THREADING THE NEEDLE. HERE is Lucy all this while?" asked Mrs. Ludlow of Anna, the maid.
"I left her five minutes ago, trying to thread a needle," replied Anna.
"She is a long while about it," said Mrs. Ludlow. "Send her to me."
When Lucy entered the room, her mother asked her what she had been about; and Lucy replied, "I have been teaching myself to thread a needle."
"But you have been a long time about it," said mother.
"I will tell you why," continued Lucy. "When I went to walk with papa yesterday, he saw me get over a stone-wall, which I did rather clumsily: so he said, 'A thing that is worth doing at all is worth doing well. Let me teach you how to get over a wall quickly and gracefully.'"
"So he gave you a lesson in getting over walls, did he?"
"Yes, mother: he kept me at it at least half an hour; and now I can get over a wall as quickly and well as any boy."
"But what has getting over walls to do with threading a needle?"
"Only this: I thought I would apply papa's rule, and learn to do well what I was trying to do. So I have been threading and unthreading the needle, till now I can thread it easily."
"You have done well to heed your father's advice," said Mrs. Ludlow. "If you do not see the importance of it now, you will see it often in your life as you grow older."
It was not many months before Lucy comprehended how wise her father had been in training his little girl. She was gathering violets in a field one day, when she heard a trampling sound, and, looking round, saw a fierce bull plunging and twisting himself about, and all the time drawing nearer and nearer to her. Suddenly he made a rush towards her in a straight line.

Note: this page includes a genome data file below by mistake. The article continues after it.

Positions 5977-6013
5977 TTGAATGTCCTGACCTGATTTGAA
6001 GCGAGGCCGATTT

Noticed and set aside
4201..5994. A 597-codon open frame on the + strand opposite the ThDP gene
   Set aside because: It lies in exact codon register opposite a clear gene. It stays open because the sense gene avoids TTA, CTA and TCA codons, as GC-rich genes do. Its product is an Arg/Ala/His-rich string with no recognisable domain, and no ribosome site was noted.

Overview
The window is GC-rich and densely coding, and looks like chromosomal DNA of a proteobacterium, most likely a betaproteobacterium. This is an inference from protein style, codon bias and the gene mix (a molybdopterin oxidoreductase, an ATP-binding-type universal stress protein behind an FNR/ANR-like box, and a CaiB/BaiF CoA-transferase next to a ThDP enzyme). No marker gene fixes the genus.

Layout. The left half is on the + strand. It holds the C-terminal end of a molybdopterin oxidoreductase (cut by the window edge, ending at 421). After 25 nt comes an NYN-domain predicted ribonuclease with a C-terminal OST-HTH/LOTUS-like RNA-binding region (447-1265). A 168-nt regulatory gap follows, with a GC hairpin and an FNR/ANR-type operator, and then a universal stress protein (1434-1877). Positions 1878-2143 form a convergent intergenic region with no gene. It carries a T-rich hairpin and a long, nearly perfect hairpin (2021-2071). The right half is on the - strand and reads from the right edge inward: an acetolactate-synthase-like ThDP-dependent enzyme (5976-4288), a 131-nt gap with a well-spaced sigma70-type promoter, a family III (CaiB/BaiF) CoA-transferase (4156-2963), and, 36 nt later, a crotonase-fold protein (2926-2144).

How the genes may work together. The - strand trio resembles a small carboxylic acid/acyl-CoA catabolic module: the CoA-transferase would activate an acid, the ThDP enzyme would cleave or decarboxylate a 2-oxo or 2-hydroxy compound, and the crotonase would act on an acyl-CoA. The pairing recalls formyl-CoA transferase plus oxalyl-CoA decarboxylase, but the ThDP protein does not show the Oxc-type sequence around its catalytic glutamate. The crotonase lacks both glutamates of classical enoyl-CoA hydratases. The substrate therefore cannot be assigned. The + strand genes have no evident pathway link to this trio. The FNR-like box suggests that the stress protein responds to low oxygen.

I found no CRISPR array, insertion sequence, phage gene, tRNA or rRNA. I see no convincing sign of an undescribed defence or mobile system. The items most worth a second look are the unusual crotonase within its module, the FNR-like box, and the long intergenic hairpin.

Not far off was a high stone-wall. It would once have seemed to Lucy a hopeless attempt to try to get over it before the bull could reach her; but now she felt confident she could do it: and she did it bravely. Confidence in her ability to do it kept off all fear; and she did not even tremble.
The bull came up, and roared lustily when he found she had escaped, and was on the other side of the wall. But Lucy turned to him, and said, "Keep your temper, old fellow! This child's father taught her how to get over a stone-wall in double-quick time. You must learn to scale a wall yourself, if you hope to catch her."
"Boo-oo-oo!" roared the bull, prancing up and down, but not knowing how to get over.
"Why, what a sweet humor you are in to-day, sir!" said Lucy, walking away, and arranging her bunch of violets for Cousin Susan as she went.Ida Fay. THE BUTTER SONG.
When I was a little boy, I often helped my mother when she was making butter.
I liked to stand in the cool spring-house, and churn for a little while; but I liked better to look out of the window, and watch the ducks swimming in the creek, or the little shiners and sunfish darting back and forth through the clear bright water.
Sometimes I would forget all about my work, and stand watching the insects, ducks, and fishes, until some one would call me, and tell me to go to work again....